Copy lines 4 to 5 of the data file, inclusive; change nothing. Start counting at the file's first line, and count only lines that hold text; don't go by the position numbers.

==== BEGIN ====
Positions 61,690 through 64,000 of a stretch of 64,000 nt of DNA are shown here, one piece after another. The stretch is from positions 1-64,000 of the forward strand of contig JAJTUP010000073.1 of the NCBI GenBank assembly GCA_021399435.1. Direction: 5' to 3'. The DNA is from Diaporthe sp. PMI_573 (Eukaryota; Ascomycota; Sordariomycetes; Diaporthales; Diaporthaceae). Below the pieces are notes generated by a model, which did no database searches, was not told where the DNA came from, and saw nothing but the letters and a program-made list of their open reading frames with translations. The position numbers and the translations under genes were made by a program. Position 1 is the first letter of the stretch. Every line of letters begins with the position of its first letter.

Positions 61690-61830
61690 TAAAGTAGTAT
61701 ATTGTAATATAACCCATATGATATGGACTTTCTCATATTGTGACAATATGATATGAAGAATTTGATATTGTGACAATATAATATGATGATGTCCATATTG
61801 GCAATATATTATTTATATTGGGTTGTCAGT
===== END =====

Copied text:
61701 ATTGTAATATAACCCATATGATATGGACTTTCTCATATTGTGACAATATGATATGAAGAATTTGATATTGTGACAATATAATATGATGATGTCCATATTG
61801 GCAATATATTATTTATATTGGGTTGTCAGT